- Jimmie Johnson: Johnson has not been known as the clear favorite this year. It’s likely because of the annual summer drought that the No. 48 team has gone through. However, this team is going to be just as strong in the Chase. Over the past four races, he has four top-10 finishes. A key to winning the title in this format will be consistently running up front, and Johnson did just that last year with just one finish worse than ninth. But Chad Knaus and he have had some awful luck at Homestead. If he can stay out of trouble at Homestead, he will probably be crowned the champion once again.
- Joey Logano: By far, 2014 has been the best year of this young man’s career. It’s hard to believe he is just 24 with six full-time seasons in the Cup Series. However, with his first multi-win season, he has begun to learn how to be a factor for wins on a weekly basis. The intermediate tracks have been insanely strong for the No. 22 Ford. He has never been in a position to win a championship like he is this year, and that could hurt him down the road as he deals with pressure against the veterans. With Team Penske’s speed this year, there is no reason why Logano can’t battle for his first career title.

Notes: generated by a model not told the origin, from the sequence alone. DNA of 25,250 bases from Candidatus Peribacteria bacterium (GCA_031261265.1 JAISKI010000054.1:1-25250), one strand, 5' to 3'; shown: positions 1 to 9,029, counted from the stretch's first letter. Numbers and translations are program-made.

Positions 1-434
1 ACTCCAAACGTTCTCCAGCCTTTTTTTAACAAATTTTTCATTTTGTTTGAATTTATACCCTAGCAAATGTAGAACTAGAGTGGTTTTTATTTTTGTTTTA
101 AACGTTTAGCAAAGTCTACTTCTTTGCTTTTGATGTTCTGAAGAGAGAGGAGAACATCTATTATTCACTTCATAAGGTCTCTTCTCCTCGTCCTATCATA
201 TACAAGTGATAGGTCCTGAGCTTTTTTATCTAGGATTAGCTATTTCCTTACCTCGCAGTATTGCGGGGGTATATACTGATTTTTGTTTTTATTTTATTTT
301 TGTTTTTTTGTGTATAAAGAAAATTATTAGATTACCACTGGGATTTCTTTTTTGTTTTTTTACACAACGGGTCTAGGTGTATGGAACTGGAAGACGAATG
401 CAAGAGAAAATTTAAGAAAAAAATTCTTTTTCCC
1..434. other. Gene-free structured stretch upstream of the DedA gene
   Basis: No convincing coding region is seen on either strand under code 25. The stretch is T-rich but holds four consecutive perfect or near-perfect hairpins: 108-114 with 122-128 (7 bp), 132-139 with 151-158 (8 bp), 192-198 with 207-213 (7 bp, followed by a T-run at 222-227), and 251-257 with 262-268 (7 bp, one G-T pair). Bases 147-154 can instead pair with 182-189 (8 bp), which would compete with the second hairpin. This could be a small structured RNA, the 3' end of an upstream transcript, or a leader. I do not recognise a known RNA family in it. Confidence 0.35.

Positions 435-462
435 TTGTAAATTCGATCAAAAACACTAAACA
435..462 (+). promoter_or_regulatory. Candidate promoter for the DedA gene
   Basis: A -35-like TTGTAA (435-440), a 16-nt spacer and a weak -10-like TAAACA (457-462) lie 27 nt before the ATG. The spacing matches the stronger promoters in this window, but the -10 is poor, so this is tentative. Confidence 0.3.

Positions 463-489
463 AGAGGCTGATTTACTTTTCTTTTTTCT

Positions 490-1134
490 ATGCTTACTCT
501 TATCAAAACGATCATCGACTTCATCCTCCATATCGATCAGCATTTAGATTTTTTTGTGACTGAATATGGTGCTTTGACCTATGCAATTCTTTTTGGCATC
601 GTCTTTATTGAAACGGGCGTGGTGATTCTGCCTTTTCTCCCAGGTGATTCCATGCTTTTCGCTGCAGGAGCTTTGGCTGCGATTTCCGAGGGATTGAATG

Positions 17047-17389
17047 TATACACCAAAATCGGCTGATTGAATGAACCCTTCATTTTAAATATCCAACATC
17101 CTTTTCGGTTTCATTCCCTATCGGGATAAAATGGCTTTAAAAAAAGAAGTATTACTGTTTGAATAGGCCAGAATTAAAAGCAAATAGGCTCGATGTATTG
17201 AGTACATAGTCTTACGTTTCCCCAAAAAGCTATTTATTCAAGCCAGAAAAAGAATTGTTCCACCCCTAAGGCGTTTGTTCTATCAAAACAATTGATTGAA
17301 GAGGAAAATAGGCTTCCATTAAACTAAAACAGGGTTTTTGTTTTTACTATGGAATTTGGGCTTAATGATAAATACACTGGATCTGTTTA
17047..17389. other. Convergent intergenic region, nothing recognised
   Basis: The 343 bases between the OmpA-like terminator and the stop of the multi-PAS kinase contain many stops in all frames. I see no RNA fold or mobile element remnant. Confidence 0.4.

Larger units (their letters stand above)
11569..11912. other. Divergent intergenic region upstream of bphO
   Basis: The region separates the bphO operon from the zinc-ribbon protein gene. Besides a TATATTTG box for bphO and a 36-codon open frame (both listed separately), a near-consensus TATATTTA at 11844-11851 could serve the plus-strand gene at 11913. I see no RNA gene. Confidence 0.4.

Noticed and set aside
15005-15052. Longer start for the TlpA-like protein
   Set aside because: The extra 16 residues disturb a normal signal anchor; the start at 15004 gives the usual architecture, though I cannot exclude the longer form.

- Kevin Harvick: This week, Harvick swapped pit crews with his owner, Tony Stewart. The move will likely take away the No. 4 team’s inconsistency on pit road, which has taken away valuable track position for the team throughout the season. Even though he only has two victories this year, Harvick has been in position to win about seven races. If he can have luck on his side for once, he will be right there with Johnson, Gordon and Keselowski at Homestead.
- Carl Edwards: Even though switching teams after the season is completed is not a distraction for the No. 99 team, the entire Roush Fenway Racing organization is going through some blatantly obvious struggles. However, he has been the strongest driver with the team, and with some solid results – he will be there for the Eliminator Round. After that, it’ll be tough for him to make it to the final round, especially with Martinsville and Texas; two tracks he somewhat struggled with this year.